I wonder if we will recognize that point at which we converge as a people and as a society—when we become one? It is my hope that someday we British Columbians will be able to look upon ourselves collectively as part of a gemstone with many facets: each aspect looking out in a different direction, beautiful on its own, but connected to all others to make a more valuable whole.
This question of convergence arose for me during a recent visit to the Royal BC Museum. My children wanted to see the mammoth exhibition and, despite the inconvenient journey to Vancouver Island, we made the trip. I took a break from the treaty implementation work I do at Tsawwassen First Nation, not because I pined to see mammoths but because there were other things I wanted to see and experience with my children at the museum. My children and I share Coast Salish heritage. My mother’s family comes from Tsawwassen and Katzie, while my wife’s family finds their roots in Holland and France. We are grateful for the richness of the cultural experience that our children will enjoy throughout their life but that diversity means that, as individuals, we experience museums differently.
The Royal BC Museum is in Lekungwen territory. Many of their words and traditions are familiar to me. I reminded my children as we entered the museum that the welcome posts that are found in the lobby are much the same as the qeqen (welcome posts) we find in our temexw, or territory. Always in a pair, male and female with arms raised, palms facing upward— not outward, these sentinels stand at the edges of our lands and bid welcome, not warning, to guests and visitors. During this visit I learned that the museum offers free admission to the Indigenous people of British Columbia and I welcomed that gesture of acknowledgement.
The mammoth exhibition was everything that my children hoped for. Stunning visuals, tactile and aural elements: from remnants small enough to hold in the palm of your hand, to towering skeletons that dwarfed those who stood beneath them. My kids would bring home their own herd of mammoths from the gift shop but I was keen to visit the other exhibits and see how my children would react to them.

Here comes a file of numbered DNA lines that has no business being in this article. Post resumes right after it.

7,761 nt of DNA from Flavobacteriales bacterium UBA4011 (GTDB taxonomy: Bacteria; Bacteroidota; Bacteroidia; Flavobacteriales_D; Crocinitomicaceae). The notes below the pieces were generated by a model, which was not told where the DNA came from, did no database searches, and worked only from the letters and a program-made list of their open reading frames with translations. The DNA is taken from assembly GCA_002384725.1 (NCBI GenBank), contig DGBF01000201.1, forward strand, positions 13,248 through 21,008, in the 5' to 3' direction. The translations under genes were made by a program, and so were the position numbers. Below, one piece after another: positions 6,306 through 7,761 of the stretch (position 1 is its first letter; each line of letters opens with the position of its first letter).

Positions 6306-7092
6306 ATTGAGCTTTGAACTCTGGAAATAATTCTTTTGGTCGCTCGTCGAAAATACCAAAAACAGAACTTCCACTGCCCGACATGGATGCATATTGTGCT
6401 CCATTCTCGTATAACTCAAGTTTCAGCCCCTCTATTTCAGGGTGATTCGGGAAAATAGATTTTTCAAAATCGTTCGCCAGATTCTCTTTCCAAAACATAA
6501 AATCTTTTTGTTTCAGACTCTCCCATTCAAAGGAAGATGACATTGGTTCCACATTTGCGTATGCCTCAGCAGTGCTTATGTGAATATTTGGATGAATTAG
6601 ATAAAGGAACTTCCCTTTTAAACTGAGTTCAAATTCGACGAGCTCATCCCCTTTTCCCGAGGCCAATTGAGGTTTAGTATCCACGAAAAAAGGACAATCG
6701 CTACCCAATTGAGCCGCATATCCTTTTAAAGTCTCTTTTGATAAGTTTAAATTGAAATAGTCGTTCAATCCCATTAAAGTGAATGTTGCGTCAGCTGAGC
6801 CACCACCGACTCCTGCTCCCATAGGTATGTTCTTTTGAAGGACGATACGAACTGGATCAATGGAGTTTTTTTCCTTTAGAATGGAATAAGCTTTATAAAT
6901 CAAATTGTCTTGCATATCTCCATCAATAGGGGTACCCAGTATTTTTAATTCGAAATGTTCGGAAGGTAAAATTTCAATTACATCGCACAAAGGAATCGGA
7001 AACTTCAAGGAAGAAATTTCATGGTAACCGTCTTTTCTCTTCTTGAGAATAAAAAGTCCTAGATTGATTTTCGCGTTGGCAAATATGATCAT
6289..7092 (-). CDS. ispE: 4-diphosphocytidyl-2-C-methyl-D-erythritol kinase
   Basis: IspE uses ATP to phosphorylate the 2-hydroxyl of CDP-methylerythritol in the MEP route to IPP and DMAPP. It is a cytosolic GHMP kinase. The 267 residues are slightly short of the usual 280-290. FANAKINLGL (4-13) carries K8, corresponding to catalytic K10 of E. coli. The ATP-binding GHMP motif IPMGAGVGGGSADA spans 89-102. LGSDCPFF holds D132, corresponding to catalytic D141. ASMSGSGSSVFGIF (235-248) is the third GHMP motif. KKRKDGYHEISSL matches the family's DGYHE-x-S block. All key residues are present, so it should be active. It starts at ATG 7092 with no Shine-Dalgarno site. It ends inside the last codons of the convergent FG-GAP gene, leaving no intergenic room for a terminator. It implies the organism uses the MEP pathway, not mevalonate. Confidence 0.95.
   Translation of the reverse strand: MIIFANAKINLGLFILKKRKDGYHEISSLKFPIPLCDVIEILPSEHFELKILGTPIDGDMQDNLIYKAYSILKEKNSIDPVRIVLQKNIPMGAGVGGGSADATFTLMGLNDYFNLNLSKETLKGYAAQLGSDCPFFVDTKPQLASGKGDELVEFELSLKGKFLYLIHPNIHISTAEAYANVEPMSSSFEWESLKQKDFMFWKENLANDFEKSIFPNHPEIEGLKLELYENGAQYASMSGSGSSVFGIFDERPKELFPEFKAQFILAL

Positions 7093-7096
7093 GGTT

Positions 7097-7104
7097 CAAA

In the First Peoples gallery I found myself almost paralyzed by a display of argillite carvings. Powerful and ageless stories are contained in their complex and delicate details. These items represent some of the oldest and most valuable lessons from this part of the world. While I pondered their meanings my son had time enough to explore every corner of the hall before tearing me away to join the girls at a replica of a sailing ship. We went inside together, as a family. We marvelled at just how small a vessel it was—it certainly wasn’t anything like the modern ferry that brought us over from the mainland. I pondered what massive change this small craft had brought to the BC coast, for good and for ill. Inside I saw a rough-hewn chair: small, angular and utilitarian. I imagined a sailor in this artless contraption, scribbling out journal entries by greasy lamplight. I was overcome with the thought that these men would describe the Indigenous artists who created the intricate argillite totems as being primitive. I gave a laugh at the irony and was surprised and ashamed at the venom I heard in my own voice. There are many British Columbians that see these hard men as enterprising voyagers; Indigenous leaders saw them as something less noble. Early attempts at reconciliation through treaty-making were abandoned, the colonial governor balking at the cost. Was this the point at which we diverged?
British Columbians, and many across Canada, see our history as two parallel lines. This division is reflected in many ways, including how the collections in the Royal BC Museum are arranged: Indigenous artifacts in one space, colonial artifacts in another. That division creates an artificial barrier. Reflected in the museum is an agreement that at some point in history there was a shared history, we see that in the mammoth exhibition. British Columbians, Canadians, Indigenous and non-Indigenous; we can all agree on a time in history when the land, people and animals were one. But our reckoning of history diverges at some point and the artificial barriers are agreed upon and erected.
The reality is that, in both the past and the present, we have been and are connected. For at least seven generations, Indigenous and non-Indigenous people have lived side by side and no one is going anywhere. My question is: Can we organize the objects that represent our past in a way that communicates and demonstrates convergence? One that celebrates our shared history? My wife and my children and I acknowledge our obvious differences, but we agree that we are a family. I wonder at what point we, as residents here in British Columbia, will be able to see each other as facets of the same treasured gem?